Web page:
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Reminiscences Of Winfield Scott Hancock

by Charles L. Webster And Company

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Although named for America’s top military hero of the day, Winfield Scott, Hancock was not originally intended for a military career; nevertheless he was destined to become one of the best corps commanders in the Union army. An 1844 graduate of West Point, he served in the infantry during the Mexican War with distinction before transferring to the quartermaster’s department.

During the Civil War, at the battle of Antietam, Israel Richardson was killed and Hancock was sent to command his division in the Second Corps, thus beginning a historic association. At Fredericksburg his division took part in the costly assaults on Marye’s Heights and at Chancellorsville he skillfully covered the Union withdrawal. Hancock stepped up to the Second Corps leadership. With the fall of John Reynolds early on the first day at Gettysburg, Mead dispatched Hancock to take over that wing of the army and decide whether the battle should be fought there or not. This was a high honor since Oliver O. Howard, a senior officer, was already on the field.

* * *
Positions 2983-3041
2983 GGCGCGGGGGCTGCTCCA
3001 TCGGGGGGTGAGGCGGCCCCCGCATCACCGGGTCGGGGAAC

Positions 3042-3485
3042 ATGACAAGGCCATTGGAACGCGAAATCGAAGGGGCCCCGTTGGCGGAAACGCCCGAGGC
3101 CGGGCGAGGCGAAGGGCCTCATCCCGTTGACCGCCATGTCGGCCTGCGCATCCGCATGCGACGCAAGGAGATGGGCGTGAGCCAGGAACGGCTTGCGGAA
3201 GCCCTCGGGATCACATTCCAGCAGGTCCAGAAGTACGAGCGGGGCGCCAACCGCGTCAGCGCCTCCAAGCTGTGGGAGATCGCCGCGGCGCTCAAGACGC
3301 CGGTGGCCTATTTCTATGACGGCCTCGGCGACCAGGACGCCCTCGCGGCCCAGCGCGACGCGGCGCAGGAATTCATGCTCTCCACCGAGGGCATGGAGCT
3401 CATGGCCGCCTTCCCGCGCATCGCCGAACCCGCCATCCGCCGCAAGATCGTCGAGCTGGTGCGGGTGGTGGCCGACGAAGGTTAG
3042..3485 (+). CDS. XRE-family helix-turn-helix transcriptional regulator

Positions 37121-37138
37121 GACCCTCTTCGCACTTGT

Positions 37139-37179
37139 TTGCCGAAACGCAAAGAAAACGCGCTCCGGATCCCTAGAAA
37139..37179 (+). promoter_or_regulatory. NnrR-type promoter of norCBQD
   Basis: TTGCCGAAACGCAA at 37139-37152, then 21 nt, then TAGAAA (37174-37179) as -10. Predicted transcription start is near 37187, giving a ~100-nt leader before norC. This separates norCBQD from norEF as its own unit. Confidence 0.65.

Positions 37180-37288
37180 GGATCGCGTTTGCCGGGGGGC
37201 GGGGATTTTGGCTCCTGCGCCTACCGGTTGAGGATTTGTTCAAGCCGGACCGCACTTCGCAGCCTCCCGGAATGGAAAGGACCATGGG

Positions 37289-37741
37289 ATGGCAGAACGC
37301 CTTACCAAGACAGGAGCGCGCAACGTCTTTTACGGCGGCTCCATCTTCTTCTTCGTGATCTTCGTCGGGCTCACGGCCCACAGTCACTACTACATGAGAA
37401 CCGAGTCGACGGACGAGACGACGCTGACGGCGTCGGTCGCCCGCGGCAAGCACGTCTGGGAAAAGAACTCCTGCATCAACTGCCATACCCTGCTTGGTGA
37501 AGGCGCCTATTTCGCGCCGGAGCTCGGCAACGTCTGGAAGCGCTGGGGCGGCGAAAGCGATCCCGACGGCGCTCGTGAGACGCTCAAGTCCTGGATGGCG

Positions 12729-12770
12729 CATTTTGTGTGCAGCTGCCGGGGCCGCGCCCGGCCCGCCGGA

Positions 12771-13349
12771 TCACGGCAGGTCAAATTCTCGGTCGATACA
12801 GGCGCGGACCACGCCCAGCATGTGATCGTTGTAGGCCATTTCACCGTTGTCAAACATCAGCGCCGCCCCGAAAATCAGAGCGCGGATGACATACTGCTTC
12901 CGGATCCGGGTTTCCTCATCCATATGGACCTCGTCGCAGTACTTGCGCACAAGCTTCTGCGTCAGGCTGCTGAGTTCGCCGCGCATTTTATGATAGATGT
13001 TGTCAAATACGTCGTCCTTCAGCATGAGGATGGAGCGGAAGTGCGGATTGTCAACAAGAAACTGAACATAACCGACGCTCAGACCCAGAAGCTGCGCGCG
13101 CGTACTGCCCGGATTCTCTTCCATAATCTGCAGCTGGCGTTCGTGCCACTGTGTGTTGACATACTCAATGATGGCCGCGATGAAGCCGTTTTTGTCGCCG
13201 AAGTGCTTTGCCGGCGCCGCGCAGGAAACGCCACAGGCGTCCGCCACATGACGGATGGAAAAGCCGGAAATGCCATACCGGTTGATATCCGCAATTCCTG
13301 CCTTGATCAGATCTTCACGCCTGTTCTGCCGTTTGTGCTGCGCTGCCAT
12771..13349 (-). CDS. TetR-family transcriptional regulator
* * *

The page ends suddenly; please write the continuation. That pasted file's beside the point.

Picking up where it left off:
On the second and third days of the battle, Hancock directed the Union center until wounded by a nail and by wood fragments, possibly from his saddle, were driven into his thigh by enemy fire. After a long recovery, he returned in time for the Overland Campaign. He fought well at the Wilderness and was brevetted Major General for crashing through the Confederate salient at Spotsylvania. At Cold Harbor his troops were slaughtered in a futile assault ordered by Grant.

Following the Confederacy’s collapse he came into conflict with Grant who objected to his lenient treatment of the South. He was mustered out of the volunteer service on July 26, 1866, the same day that he received the appointment of Major General. Remaining in the army, he held various departmental commands and was a potential Democratic candidate for the presidency in 1868. Hancock died on February 9, 1886, at Governors Island still on active duty. This is a digital reprint of the C.L. Webster shoulder board edition, "As Published in 1887".



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